Graham wafers and I go way back. They have been a long-time favourite comfort snack. A dependable, familiar, slightly sweet crunch that was perfect with a glass of milk after school, before bed, or (later) mid-afternoon when the kids napped. Cinnamon and sugar-dusted or naked, I just really, really like them. They pretend to be nothing more than they are - no glamour or decadence, just simple goodness. Like the best people.
I have been on a quest (if that is not too grand a term) to make a wonderful home-made honey graham wafer. I have tested no fewer than five versions and taste-tested said versions with whoever was near and some who are dear. I made a gluten-free version ( a top contender even among those who don't avoid gluten), tried Smitten Kitchen's adaptation of Heidi Swanson's (101 Cookbooks) version of Nancy Silverton's recipe, and referred to Martha Stewart and Alton Brown. Some were too sweet. Too much vanilla. One try too salty. Another too dry. I tried a mash-up of the recipes, made a few minor changes to accommodate my personal likes and ended up with something we all think is pretty hard to stop eating. My tummy was certainly tight a few times during the process.
Why would one bother to make this simple wafer at home when they are so readily available instore? Because they are simply so much better. Better in more than taste - although that is a considerable motivation. Better in quality of ingredients (my apologies to Nabisco and manufacturers of no-name brands), better nutritionally, and better fun. These wafers have real, whole ingredients and smell amazing in the oven. They are so, so yummy naked but spread a little left-over cream cheese icing on and make a cookie sandwich and bliss out. Or how about some homemade nutella. Or better yet, some homemade nutella and a roasted marshmallow. Or the ultimate ... a roasted homemade marshmallow squished between two honey graham wafers that have been spread with a smear of homemade nutella....sigh. Or yeah, just plain and simple. With milk.
honey graham wafers
(adapted from Smitten Kitchen)
1 cup graham flour*
1 cup all purpose flour
1/2 cup sprouted whole wheat flour
1/3 cup organic muscovado sugar
1 tsp baking powder
1/2 tsp sea salt
1/2 tsp cinnamon
2 tsp ground chia seed
7 Tbsp (100 gm) cold, unsalted butter, cut into tbsp-size pieces
1/3 cup honey
4-5 Tbsp milk of your choice (I used coconut milk)
1 1/2 tsp good quality pure vanilla extract
In a food processor bowl combine the flours, sugar, baking powder, salt, cinnamon, and ground chia seed. Pulse to mix. Add the butter pieces and pulse until the mixture is like a coarse meal.
Whisk together the honey, milk, and vanilla. (Start with 4 Tbsp milk, mix that in and add more milk if the dough is too dry.) With the food processor running pour the mixture into the dry ingredients. Mix until the dough just comes together. It will be quite soft. Gather into a ball, wrap in plastic wrap and let sit for 30 minutes.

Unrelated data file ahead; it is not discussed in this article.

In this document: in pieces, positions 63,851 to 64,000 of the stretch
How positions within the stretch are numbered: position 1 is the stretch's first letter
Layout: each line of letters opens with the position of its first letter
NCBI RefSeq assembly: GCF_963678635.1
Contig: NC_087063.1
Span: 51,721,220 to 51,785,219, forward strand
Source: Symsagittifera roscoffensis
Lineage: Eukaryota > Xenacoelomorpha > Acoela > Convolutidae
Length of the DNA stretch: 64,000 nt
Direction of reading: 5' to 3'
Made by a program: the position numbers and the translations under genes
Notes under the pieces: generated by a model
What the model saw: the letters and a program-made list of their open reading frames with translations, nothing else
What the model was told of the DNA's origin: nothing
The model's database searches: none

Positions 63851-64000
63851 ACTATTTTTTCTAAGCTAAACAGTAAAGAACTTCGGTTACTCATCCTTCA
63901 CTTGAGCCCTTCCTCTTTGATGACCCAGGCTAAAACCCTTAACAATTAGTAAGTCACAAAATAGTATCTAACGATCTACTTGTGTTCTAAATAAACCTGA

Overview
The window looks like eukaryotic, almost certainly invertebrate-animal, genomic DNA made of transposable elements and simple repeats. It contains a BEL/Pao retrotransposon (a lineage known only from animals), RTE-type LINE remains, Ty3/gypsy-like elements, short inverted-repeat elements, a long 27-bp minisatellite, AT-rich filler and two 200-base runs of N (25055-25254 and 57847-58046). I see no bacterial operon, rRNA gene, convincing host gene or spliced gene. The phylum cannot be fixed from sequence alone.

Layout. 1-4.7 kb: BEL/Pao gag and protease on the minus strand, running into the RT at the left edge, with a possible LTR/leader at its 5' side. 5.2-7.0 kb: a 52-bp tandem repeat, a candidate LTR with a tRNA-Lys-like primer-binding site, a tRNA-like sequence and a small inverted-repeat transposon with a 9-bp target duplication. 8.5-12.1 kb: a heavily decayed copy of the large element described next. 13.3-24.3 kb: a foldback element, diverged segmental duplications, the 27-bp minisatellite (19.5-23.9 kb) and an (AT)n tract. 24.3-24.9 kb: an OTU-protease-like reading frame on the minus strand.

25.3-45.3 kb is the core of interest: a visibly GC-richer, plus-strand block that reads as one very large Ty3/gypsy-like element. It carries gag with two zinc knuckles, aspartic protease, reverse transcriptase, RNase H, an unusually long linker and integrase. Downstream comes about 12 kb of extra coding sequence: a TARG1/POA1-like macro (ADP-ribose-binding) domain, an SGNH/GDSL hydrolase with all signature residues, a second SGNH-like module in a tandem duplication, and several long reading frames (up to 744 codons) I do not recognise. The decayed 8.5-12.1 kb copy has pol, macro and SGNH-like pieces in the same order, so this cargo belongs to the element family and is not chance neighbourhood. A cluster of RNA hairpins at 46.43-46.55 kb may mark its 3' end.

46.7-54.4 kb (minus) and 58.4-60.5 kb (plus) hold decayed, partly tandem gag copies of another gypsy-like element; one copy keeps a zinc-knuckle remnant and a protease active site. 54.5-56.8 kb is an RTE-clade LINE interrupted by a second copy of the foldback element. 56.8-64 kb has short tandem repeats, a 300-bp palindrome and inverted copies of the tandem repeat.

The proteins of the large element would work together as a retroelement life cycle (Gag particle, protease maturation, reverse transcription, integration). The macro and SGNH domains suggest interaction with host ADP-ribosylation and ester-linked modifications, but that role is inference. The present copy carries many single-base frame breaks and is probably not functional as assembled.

All the recipes I looked at advised refrigerating the dough for 30 minutes to an hour before rolling out. I tried that two times and both times was dissatisfied with the process and result. Actually, the only part of making these wafers that was not purely fun and easy was rolling them out. The dough is really very moist and soft and regardless of the method employed in rolling (flouring the surfaces, using two sheets of parchment paper, chilling the dough) I was ready to scream and or pull my hair out. Fortunately for my hair and sanity, I tried - out of simple desperation - using ziplock bags. Genius (she modestly says). Simply this - cut the zipper part off two large size ziplock bags and cut down the side 'seam', effectively opening the bags up. Lay one bag down, put about 1/3 of the dough on that and top with the other opened bag. Go to town with your rolling pin. When the rolled out dough is 1/8" thick peel back the top bag, replace that with a sheet of parchment paper and flip the parchment paper, dough, and ziplock sandwich onto a baking tray. Peel back the ziplock bag. Cut the dough into squares with a pastry (or pizza) cutter - I didn't get too fussed about perfectly even squares and kind of liked the very homemade result. Prick dough-squares with a fork in rows. Bake at 350 degrees F for 20-25 minutes. Allow to cool on the baking tray to harden further.
Watch your wafers the last few minutes. You want them to be firm and toasty-golden. As you can see from the photo, the last batch I baked (the little tiny ones for little tiny hands) got a bit too brown. They are still good but not as good - I do that more often that I would like to admit when baking the last tray of a batch of cookies. Repeat the process until you have used all your dough. If you want to dust them with cinnamon and sugar, do it before baking, after rolling and cutting.
*Final note: Graham Flour - you can buy graham flour (Bob's Red Mill has some) or you can effectively make your own by mixing white flour, wheat bran, and wheat germ in the ratio found in whole wheat. One cup of graham flour can be made by combining
84 gm white flour
15 gm wheat bran
2.5 gm wheat germ
gluten-free honey grahams
(adapted from Gluten-free Girl)
70 gm sorghum flour
70 gm quinoa flour
70 gm tapioca flour
70 gm sweet rice flour
2 Tbsp organic muscovado sugar
3 Tbsp whole grain gluten-free flour mix
1/2 tsp cinnamon
1 tsp baking powder
1/2 tsp salt
7 Tbsp cold, unsalted butter, cut into tbsp-sized pieces
1/4 cup honey
4 Tbsp milk of your choice
1/2 tsp vanilla
Follow the same method as above. (I pricked X's on the gluten-free wafers to distinguish them easily from wheat flour wafers.) Now everyone can have s'mores at the next campfire or stove-top roasting session.